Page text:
Enforcing the economic, social and cultural rights in the African Charter on Human and Peoples' Rights : twenty years of redundancy, progression and significant strides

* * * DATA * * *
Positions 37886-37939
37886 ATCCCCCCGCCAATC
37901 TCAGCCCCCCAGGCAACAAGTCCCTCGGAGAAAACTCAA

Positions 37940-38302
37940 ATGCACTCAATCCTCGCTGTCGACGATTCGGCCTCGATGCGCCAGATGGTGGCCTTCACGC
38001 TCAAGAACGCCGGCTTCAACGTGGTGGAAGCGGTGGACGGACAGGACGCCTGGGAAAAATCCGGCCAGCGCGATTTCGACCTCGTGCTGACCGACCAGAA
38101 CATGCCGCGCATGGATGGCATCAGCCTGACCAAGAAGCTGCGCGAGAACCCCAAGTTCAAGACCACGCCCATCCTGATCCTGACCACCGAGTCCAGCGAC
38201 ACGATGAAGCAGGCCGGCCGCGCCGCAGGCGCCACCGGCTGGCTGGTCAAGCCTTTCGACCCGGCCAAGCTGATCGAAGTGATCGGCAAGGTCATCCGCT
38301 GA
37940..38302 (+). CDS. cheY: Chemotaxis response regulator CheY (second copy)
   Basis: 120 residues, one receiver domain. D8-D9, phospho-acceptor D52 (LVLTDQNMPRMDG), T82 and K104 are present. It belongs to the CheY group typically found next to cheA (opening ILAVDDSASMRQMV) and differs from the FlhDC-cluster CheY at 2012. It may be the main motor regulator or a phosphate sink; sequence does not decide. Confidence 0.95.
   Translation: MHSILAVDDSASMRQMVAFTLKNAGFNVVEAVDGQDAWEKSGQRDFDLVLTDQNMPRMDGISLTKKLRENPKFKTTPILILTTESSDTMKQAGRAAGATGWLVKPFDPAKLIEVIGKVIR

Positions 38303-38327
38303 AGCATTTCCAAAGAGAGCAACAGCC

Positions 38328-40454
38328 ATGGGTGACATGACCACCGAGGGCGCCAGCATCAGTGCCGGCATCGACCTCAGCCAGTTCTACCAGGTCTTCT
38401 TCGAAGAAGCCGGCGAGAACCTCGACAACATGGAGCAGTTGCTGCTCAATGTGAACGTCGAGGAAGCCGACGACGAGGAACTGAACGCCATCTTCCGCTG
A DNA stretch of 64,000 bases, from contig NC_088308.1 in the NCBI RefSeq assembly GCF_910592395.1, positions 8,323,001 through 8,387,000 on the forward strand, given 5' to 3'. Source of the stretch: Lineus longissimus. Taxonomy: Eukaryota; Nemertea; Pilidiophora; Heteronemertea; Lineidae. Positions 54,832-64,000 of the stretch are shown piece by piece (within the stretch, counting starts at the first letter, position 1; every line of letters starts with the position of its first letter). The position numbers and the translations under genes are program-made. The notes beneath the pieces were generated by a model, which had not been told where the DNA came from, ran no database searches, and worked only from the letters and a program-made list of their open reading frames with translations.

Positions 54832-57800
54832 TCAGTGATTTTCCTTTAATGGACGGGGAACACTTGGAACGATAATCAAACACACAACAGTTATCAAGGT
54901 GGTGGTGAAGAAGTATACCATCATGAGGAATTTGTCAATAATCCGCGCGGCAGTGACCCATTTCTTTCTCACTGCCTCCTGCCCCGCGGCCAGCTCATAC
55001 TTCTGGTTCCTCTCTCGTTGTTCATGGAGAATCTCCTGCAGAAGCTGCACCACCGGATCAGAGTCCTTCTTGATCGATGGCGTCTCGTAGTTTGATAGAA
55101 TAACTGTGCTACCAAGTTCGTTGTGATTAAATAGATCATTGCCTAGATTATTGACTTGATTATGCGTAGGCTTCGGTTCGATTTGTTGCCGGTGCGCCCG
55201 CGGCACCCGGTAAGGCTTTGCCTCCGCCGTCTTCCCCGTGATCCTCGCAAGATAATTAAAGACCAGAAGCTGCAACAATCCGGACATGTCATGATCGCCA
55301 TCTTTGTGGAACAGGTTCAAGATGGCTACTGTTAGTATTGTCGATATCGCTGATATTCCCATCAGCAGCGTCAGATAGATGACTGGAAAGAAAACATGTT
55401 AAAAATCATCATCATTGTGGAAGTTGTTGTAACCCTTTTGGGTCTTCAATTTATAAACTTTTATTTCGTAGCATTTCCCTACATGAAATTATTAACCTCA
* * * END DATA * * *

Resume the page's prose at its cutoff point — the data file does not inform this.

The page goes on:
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The fight against poverty and underdevelopment in Africa is amongst others dependent on how successfully the socio-economic rights protected in both the regional and universal instruments are concretised. The last 20 years since the adoption of the African Charter show a slow but steady move towards such concretisation. The African Commission has moved from a stage of redundancy, when not much was done to give normative content to the rights, to a stage of progression, in which the African Commission has started giving content to the rights. In spite of this, the recommendations of the African Commission are yet to be taken seriously not only by state parties, but by the African Union. There is no reliable mechanism to enforce the recommendations of the African Commission and, as the African Court on Human and People’s Rights begins operation, its success is likely to be hampered by the same problem. This is in spite of the fact that the African Court has a wide remedial mandate in comparison to the African Commission. As the African Court propels the African human rights system into a stage of significant strides, this is the biggest obstacle in its way. The African Union is central in sanctioning states that fail to implement the judgments of the African Court. However, history shows that the Assembly of Heads of State and Government has always been reluctant to sanction its members. Unless there is a change of heart and more commitment to human rights, this practice is likely to persist and thereby negatively impact on the rights protected by the African Charter.